In the final moments of March 29, at 11:25 PM, our Sister Donna DeMange slipped peacefully from her room in St. Clare Hall to the waiting arms of our God. S. Donna appeared close to death while at Mercy West Hospital in January. At that time, she declared her readiness to move on to heaven. But when her condition improved, Donna chose to return to the Motherhouse for her final days. Her remaining time was spent in quiet prayer and visiting with family and friends. Undoubtedly, when Sister Death approached at last, Donna was glad to hear God finally say, “It’s time for you to come home.”
Madonna Louise DeMange, known to all as Donna, was born in Dayton, OH as the first of four children to Ralph and Rose Marie DeMange. She was proud of her family connections and held fond memories of her upbringing with younger siblings Judy, Bill, and Tom and of her home parish, Our Lady of Mercy. There she attended grade school and encountered the Oldenburg Franciscan Sisters. Those early exchanges left an indelible mark on Donna.
Donna recalled that “The desire to be a Franciscan Sister was always there.” Early on, Donna helped S. Gerald Gaynor in the first grade classroom and assisted S. Dominica Doyle in the sacristy. Her favorite teachers included S. Dominica and S. Lavonne Long. Her high school years found her at the Academy of the Immaculate Conception (now Oldenburg Academy) as an aspirant. For her junior year, however, she decided to attend Julienne High School in Dayton. There followed a time of discernment where Donna considered returning to the aspirancy and entering the Community as a postulant on its traditional date of February 2.
Ultimately, Donna did return to the aspirancy for her senior year, but entered the Community late— on February 11, 1955. This delay was not due to indecision on Donna’s part, but was necessitated by the birth of her youngest brother, Tom. There were some who believed that Donna would remain at home, not wanting to leave her baby brother. Other factors, too, made her postulant entry troublesome, among them the heavy snowfall that day. But arrive she did—to everyone’s surprise. Donna joined the newest Community members and instantly gained 32 lifetime friends. Together, her class, known affectionately as “the Senators”, grew in Franciscanism and the spirit of prayer.
Life “on mission” began for Donna at Our Lady of Perpetual Help in New Albany, IN. There, she met the challenges of both teaching first grade and playing the organ at liturgies. Over the next 23 years, Donna taught every grade level in a total of 10 schools. In addition, she served as principal at St. Peter’s in Chillicothe, OH. For Donna, teaching was a valued apostolic work. She especially loved teaching little ones and enjoyed watching them “unlock” words by sounding them out.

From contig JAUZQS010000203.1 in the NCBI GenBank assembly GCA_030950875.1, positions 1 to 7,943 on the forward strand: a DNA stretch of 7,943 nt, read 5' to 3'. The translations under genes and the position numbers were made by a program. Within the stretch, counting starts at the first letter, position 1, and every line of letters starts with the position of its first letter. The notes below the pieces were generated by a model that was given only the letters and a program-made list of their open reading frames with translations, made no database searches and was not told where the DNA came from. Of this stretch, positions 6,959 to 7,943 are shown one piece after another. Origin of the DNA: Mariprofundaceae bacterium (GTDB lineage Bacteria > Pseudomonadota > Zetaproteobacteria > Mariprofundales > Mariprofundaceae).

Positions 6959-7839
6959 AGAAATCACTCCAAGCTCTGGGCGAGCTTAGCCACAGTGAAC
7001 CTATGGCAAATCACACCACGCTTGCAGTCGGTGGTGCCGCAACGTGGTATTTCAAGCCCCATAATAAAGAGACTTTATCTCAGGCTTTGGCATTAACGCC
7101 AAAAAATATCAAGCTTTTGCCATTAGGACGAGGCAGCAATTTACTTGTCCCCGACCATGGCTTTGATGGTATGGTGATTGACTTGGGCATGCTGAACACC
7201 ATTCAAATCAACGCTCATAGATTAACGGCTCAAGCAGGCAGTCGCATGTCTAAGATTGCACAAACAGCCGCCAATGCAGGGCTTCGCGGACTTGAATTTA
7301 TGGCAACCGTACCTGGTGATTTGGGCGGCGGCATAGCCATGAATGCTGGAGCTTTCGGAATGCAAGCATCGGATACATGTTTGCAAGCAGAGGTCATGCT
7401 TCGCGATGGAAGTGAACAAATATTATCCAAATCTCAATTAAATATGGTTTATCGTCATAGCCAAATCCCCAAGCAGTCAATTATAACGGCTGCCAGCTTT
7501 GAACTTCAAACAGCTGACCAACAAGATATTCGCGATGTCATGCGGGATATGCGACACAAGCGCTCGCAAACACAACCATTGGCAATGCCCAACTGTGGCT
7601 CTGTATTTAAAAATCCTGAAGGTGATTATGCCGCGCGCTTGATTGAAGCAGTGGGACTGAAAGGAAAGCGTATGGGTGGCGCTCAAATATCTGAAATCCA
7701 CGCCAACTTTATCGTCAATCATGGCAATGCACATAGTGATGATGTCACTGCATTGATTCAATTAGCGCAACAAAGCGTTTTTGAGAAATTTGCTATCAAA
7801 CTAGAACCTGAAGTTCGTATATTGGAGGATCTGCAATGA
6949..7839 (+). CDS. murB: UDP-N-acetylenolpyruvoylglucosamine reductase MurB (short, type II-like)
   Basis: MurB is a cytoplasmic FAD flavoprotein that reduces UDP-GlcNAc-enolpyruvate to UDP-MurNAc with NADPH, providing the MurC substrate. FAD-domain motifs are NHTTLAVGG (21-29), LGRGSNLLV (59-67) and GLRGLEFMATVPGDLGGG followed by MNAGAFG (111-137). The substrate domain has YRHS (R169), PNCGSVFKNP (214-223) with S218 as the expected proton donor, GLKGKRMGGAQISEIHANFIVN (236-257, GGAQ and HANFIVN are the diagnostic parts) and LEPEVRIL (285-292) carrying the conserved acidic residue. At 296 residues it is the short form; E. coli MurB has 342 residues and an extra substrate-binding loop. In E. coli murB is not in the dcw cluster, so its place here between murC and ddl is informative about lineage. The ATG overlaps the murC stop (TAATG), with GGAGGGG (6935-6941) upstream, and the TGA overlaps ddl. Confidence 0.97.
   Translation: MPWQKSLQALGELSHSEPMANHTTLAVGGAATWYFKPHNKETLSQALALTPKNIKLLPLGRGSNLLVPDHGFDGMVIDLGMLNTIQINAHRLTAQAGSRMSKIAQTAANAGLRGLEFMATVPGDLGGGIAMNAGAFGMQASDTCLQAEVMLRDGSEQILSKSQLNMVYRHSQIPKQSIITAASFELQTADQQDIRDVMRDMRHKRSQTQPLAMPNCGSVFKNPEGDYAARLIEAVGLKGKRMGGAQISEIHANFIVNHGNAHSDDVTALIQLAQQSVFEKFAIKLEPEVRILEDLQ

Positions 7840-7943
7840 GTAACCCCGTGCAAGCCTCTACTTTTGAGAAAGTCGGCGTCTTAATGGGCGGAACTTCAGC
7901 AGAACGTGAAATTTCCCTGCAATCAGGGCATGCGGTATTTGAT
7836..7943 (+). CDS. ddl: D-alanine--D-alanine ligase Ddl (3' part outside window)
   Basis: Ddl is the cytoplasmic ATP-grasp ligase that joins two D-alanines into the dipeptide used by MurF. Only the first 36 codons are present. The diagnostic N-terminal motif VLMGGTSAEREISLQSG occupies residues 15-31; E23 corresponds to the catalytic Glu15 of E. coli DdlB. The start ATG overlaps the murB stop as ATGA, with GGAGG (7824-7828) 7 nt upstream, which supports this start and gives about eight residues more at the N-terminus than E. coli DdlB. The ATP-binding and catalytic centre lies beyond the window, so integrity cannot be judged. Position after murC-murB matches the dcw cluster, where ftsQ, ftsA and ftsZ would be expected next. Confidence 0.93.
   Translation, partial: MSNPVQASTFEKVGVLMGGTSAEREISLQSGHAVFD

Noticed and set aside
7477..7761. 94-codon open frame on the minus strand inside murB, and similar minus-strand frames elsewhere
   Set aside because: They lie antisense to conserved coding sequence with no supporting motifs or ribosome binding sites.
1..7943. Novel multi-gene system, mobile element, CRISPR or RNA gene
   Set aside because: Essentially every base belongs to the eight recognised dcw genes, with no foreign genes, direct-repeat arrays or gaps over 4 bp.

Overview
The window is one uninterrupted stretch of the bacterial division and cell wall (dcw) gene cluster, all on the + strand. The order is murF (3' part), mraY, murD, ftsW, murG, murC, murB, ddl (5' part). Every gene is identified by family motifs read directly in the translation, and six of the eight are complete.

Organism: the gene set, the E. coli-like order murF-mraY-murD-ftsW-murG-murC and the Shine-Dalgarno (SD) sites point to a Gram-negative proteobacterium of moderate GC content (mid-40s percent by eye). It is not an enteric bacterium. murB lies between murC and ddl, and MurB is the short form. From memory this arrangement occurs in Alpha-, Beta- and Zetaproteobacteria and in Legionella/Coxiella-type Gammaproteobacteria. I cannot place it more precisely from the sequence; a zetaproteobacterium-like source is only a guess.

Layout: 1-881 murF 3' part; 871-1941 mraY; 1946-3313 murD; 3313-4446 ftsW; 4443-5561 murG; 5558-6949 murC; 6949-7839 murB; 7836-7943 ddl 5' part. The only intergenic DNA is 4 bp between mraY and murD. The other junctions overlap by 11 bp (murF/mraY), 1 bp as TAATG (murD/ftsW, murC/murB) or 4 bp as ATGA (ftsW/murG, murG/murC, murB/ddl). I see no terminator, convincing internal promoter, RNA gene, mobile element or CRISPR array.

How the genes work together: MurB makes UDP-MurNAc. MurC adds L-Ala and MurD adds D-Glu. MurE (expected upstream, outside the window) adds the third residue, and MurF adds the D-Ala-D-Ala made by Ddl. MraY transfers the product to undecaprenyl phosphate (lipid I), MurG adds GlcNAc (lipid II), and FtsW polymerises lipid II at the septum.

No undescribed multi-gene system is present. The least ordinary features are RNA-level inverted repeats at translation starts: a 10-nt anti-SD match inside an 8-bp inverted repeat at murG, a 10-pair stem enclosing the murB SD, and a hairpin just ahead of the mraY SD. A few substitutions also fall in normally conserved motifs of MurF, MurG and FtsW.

Donna’s favorite dream was “to see faraway places”. While teaching fifth grade at St. James, White Oak, one of her students entered a Scholastic Magazine contest. What a surprise when he won first prize! Donna was delighted. The young student, his parents, Donna, and her cousin spent an exciting week in Portugal, as a result. She also had the opportunity to be a volunteer teacher for the seven week “Summer of Love” program in San Francisco’s inner city for two years. Excursions in colorful San Francisco were truly rewarding to her.
The time came for Donna to choose a “second career”. Upon completion of CPE (Clinical Pastoral Education) classes, Donna began 33 years of ministry as a hospital chaplain, primarily at Providence Hospital, Cincinnati. In this new role, she worked both as chaplain and counselor. Her ministry included facilitating Grief Group sessions. The support groups which followed were a source of strength for many in the grieving process. With the construction of a new hospital and the subsequent reduction in the number of chaplains, the time came for Donna to retire and come to the Motherhouse. Though she noted, “Transitions are difficult”, Donna found a variety of new activities to engage her energies there and took advantage of many spiritual opportunities. Utilizing her well-honed skills, Donna found visits to St. Clare Hall to be life-giving for herself and appreciated by the Sisters. In more recent times, Donna took part in exercise classes in the Wellness Center and found the physical activity to be beneficial.
We extend our sympathy to Donna’s sister, Judy, her brother, Tom, her extended family and friends, and members of her “Senators” class. We offer thanks to our nursing and pastoral staff, who cared for Donna especially during her final days.
S. Annette Grisley
For the General Council